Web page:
The immediate Biblical context for the quote is earlier in Genesis 2 where God says:
"It is not good for the man to be alone."So you have a choice with Genesis 2. You can say that is just about God giving women to men because mankind is better in relationship than alone. Or you can say that people are meant to function in relationship and in community, so God gives us the marriage relationship as a special form of unity, as illustrated by the (most common) example of a man and a woman.
There is nothing in Genesis 2 to say that marriage must only apply to heterosexual marriage, but there is equally nothing to say that it definitely does also apply to homosexual one too. Read, think, pray, and choose ... and take responsibility for your choice.
A passage about marriage which churches rarely seem to take seriously is in 1 Corinthians:
To the unmarried and the widows I say that it is good for them to remain single as I am.There is an argument that same-sex relationships must be chaste, whilst opposite-sex relationships can culminate in marriage. That is a really Pharisaic loading of burdens onto others by those who are not prepared to carry them themselves, it seems to me. Nevertheless, chastity is a perfectly honourable lifestyle for those with same-sex sexual attraction; just as it is an honourable lifestyle for those with opposite-sex sexual attraction.
But Paul continues that for those who cannot live with this, then it is "better to marry than to burn with passion". It is possible to argue that this only applies to those attracted to the opposite sex, but it is a more natural argument that it applies to all who would otherwise be tempted to promiscuity and extra-marital sex.
Which brings us to idolatry and 'fornication', a word used in old Bible versions to translate porneia, which literally means prostitution or using prostitutes. As used by Jesus and Paul in the New Testament it has particular reference to Hosea's wife, thus to extreme unfaithfulness and to idolatry. Modern translations usually go for the meaningless cop-out of 'sexual immorality'. In the second half of chapter 6 of 1 Corinthians you get:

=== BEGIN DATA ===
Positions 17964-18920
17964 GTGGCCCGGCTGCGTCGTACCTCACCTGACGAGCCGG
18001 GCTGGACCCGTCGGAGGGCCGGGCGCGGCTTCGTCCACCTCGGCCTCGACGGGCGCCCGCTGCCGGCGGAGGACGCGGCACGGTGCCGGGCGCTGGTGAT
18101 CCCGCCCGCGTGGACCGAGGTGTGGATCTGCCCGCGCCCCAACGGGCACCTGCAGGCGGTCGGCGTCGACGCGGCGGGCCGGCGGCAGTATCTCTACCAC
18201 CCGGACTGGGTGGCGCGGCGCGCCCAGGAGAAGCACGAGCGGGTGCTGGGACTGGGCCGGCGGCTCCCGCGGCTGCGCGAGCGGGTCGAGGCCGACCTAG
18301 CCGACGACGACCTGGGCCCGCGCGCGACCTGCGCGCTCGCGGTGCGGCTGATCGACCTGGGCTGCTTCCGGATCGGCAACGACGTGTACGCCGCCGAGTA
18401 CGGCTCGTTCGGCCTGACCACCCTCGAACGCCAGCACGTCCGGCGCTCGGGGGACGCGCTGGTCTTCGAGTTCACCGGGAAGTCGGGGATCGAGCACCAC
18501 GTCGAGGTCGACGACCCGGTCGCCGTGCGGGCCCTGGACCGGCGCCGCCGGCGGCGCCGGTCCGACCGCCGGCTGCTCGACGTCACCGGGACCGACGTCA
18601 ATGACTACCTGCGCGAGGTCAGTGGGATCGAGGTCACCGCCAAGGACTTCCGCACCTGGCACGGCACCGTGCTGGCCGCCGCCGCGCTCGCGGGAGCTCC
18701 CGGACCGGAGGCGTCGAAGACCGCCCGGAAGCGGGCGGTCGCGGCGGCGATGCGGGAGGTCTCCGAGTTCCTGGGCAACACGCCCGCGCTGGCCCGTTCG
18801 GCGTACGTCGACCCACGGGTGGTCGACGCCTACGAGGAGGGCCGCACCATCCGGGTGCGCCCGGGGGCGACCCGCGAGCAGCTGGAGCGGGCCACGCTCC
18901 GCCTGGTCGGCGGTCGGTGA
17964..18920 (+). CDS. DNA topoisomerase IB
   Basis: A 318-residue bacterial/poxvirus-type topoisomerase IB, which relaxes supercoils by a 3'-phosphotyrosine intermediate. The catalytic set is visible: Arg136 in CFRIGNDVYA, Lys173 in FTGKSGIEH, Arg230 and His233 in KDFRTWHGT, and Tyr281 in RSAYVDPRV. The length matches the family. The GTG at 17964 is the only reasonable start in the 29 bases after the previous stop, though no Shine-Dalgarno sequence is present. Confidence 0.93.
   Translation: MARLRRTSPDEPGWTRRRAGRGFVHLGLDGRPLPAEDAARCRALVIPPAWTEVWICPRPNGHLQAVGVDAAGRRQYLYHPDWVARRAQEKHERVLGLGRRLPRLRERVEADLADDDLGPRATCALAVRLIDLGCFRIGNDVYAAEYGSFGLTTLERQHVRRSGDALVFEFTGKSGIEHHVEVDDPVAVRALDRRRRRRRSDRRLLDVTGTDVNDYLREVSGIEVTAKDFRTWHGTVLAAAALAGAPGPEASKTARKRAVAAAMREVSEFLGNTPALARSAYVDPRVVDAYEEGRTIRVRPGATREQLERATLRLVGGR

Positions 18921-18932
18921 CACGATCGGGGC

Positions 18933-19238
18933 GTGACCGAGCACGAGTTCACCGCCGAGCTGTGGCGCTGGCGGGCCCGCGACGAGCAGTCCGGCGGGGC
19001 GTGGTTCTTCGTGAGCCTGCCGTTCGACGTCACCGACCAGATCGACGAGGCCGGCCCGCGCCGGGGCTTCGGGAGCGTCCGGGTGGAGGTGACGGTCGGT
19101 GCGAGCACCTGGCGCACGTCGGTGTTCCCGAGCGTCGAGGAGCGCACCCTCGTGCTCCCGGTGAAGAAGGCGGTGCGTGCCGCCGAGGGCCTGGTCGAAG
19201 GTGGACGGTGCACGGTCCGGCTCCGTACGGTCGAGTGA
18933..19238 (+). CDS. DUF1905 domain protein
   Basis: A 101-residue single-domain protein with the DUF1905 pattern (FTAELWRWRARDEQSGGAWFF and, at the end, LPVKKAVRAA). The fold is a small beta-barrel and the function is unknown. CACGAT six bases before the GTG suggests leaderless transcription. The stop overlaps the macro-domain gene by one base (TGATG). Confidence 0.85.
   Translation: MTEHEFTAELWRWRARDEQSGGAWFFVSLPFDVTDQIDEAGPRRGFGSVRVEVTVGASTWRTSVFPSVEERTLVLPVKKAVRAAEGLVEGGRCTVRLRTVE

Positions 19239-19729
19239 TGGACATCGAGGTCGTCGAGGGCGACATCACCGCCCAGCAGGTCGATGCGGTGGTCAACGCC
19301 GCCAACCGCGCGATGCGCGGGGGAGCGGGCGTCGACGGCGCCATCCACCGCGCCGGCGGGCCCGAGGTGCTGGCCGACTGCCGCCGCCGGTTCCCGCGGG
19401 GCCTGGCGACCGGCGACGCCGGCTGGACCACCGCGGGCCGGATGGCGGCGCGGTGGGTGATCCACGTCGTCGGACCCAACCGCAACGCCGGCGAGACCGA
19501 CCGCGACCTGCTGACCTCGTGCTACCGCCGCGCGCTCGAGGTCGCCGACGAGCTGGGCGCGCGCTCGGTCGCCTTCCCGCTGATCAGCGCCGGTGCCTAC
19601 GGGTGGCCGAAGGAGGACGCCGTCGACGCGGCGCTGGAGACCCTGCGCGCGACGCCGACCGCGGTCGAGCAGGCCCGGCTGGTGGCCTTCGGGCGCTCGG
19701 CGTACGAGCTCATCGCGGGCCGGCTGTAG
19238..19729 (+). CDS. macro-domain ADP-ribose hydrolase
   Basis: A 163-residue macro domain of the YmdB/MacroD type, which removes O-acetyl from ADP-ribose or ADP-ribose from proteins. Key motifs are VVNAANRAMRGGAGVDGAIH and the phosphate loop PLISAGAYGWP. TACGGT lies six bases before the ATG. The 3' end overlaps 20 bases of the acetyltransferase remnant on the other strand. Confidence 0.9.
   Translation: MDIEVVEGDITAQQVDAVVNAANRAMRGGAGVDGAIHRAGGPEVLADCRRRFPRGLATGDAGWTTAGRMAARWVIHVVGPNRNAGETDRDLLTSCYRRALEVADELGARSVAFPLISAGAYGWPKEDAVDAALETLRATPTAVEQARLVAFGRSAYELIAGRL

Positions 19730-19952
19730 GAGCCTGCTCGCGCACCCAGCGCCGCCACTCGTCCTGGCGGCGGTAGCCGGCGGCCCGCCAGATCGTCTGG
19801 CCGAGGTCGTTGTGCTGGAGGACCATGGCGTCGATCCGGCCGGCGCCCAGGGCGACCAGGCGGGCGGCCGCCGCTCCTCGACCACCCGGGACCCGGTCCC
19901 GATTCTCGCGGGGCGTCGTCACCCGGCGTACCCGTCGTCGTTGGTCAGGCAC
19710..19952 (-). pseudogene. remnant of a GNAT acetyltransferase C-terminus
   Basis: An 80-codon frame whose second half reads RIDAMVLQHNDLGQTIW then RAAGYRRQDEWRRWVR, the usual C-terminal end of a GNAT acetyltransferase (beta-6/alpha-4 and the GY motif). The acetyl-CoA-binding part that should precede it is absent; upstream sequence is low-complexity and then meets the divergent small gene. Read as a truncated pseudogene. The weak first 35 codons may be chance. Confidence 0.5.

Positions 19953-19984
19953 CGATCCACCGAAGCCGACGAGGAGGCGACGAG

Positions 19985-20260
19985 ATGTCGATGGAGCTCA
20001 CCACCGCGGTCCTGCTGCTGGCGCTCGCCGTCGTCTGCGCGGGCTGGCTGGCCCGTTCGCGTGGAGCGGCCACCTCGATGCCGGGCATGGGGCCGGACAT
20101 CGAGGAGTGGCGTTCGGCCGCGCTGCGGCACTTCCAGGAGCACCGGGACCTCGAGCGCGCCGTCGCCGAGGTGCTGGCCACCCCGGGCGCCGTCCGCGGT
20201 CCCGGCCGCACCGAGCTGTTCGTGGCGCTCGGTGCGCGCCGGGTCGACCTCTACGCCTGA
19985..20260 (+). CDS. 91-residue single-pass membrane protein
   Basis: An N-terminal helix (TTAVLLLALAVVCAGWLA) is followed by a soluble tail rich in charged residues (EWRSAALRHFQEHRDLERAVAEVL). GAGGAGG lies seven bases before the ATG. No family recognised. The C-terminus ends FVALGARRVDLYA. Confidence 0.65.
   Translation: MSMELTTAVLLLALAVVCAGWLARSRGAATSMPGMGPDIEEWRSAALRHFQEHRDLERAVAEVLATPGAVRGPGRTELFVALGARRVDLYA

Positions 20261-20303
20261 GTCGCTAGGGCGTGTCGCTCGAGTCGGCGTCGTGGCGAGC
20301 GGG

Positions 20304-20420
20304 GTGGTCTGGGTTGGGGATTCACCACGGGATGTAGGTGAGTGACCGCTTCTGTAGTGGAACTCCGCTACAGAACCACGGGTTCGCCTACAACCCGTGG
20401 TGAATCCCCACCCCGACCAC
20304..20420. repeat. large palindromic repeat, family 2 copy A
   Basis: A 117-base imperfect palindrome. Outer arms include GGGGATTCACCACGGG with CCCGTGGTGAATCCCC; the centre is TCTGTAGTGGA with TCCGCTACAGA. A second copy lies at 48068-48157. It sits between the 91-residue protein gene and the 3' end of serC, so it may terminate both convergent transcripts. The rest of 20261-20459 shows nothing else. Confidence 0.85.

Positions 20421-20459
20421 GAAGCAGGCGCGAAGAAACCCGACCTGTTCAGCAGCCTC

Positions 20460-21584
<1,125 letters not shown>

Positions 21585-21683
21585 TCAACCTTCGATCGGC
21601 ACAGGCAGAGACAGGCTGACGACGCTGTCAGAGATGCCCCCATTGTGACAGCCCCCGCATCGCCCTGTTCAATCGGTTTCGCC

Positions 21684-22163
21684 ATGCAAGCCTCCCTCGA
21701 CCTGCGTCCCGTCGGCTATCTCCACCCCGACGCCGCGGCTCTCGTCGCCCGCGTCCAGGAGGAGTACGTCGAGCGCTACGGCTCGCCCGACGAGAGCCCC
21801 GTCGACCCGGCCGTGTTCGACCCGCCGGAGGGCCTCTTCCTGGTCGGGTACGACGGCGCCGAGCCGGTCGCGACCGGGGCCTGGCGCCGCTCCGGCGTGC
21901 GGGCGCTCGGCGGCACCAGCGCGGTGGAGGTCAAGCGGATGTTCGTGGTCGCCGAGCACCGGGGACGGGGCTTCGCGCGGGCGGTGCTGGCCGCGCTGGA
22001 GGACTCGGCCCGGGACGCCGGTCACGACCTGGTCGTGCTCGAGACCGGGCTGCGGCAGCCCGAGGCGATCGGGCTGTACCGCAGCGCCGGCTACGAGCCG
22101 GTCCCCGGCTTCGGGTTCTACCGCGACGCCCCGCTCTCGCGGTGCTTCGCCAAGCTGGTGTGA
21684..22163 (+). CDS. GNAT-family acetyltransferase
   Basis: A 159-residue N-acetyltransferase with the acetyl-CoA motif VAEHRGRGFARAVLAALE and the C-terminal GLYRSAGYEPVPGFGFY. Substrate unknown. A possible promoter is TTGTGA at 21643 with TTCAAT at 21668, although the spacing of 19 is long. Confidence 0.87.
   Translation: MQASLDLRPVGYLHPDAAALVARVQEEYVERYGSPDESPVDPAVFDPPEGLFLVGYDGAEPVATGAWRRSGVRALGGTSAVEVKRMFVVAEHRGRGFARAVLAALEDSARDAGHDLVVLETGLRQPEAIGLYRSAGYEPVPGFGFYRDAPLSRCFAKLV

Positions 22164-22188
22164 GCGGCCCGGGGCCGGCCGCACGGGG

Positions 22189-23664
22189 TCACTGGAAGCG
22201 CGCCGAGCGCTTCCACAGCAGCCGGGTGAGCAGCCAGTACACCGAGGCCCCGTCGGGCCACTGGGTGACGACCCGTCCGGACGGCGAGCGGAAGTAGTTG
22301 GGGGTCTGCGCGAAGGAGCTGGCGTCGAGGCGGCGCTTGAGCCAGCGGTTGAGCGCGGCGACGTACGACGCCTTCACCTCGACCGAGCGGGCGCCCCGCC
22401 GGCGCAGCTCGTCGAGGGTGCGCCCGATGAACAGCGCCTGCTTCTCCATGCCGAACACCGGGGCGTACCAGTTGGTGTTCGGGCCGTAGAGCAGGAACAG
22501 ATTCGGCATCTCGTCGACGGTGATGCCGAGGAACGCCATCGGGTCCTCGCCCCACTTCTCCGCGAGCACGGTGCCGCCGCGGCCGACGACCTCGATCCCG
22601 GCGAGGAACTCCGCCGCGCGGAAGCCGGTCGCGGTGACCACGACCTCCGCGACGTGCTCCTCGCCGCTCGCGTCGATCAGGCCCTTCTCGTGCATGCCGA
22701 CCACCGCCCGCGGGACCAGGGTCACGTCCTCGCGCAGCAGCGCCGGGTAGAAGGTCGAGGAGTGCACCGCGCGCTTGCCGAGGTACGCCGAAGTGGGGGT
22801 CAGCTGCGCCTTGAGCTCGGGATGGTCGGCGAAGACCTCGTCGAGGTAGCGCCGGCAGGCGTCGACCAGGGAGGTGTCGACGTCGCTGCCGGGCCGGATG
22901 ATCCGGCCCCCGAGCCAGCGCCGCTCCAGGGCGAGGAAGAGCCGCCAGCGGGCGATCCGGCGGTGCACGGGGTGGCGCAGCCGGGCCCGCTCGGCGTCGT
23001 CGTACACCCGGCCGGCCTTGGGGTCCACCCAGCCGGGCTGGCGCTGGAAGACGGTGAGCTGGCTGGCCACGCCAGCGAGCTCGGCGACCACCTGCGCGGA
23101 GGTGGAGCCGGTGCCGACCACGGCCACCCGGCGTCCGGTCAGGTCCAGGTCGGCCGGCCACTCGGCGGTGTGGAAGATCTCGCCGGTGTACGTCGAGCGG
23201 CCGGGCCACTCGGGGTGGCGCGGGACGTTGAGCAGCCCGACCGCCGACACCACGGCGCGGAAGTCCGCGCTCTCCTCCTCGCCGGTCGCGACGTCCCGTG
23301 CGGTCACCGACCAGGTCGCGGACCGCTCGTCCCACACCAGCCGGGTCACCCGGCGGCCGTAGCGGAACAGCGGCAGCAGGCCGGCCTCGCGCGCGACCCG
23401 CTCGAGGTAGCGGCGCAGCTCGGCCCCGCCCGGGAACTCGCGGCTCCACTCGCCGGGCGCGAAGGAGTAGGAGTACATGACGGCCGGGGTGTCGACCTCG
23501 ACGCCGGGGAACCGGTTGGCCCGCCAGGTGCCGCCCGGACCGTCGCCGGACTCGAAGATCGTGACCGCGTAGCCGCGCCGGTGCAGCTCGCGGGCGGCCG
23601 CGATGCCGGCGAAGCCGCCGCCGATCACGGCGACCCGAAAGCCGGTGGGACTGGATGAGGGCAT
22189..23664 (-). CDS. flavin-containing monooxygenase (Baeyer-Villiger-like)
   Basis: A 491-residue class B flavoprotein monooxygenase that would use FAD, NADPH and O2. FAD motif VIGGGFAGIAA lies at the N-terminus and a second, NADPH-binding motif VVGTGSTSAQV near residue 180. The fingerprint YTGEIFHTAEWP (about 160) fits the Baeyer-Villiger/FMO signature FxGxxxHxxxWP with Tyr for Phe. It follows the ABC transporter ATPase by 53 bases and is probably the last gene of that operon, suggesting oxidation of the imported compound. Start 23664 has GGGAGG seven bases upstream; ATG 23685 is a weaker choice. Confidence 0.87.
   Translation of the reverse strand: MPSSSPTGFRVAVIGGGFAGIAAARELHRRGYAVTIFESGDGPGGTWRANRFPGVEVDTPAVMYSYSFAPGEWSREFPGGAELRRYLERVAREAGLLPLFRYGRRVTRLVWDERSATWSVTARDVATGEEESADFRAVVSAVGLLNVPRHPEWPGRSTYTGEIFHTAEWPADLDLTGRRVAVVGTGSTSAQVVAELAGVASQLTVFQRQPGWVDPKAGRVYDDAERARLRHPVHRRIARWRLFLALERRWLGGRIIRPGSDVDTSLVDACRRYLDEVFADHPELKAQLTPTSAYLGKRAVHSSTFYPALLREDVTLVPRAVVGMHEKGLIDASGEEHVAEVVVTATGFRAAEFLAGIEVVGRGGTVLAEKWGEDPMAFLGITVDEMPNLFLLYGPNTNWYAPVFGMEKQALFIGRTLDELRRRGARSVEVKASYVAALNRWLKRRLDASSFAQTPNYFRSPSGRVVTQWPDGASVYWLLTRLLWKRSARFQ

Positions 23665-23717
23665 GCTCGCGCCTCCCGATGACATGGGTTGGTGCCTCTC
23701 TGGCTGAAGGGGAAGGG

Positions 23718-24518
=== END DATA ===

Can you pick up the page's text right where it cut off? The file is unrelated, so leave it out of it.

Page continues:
The body is not meant for sexual immorality but for the Lord, and the Lord for the body. By his power God raised the Lord from the dead, and he will raise us also. Do you not know that your bodies are members of Christ himself? Shall I then take the members of Christ and unite them with a prostitute? Never! Do you not know that he who unites himself with a prostitute is one with her in body? For it is said, ‘The two will become one flesh.’ But whoever is united with the Lord is one with him in spirit.From later context it seems Paul is talking about Temple prostitutes here - ie idolatrous sex.
For me, this is the key point about any form of sexual relationship for a Christian, straight or gay: is it idolatrous, or is it in the context of a faithful walk with God?
There are people for whom that means a life of chastity, and there are people for whom it is married life, or at least the closest equivalent to marriage allowed by law in their locality. Faithfulness and community are key elements for most of us, whether married or single.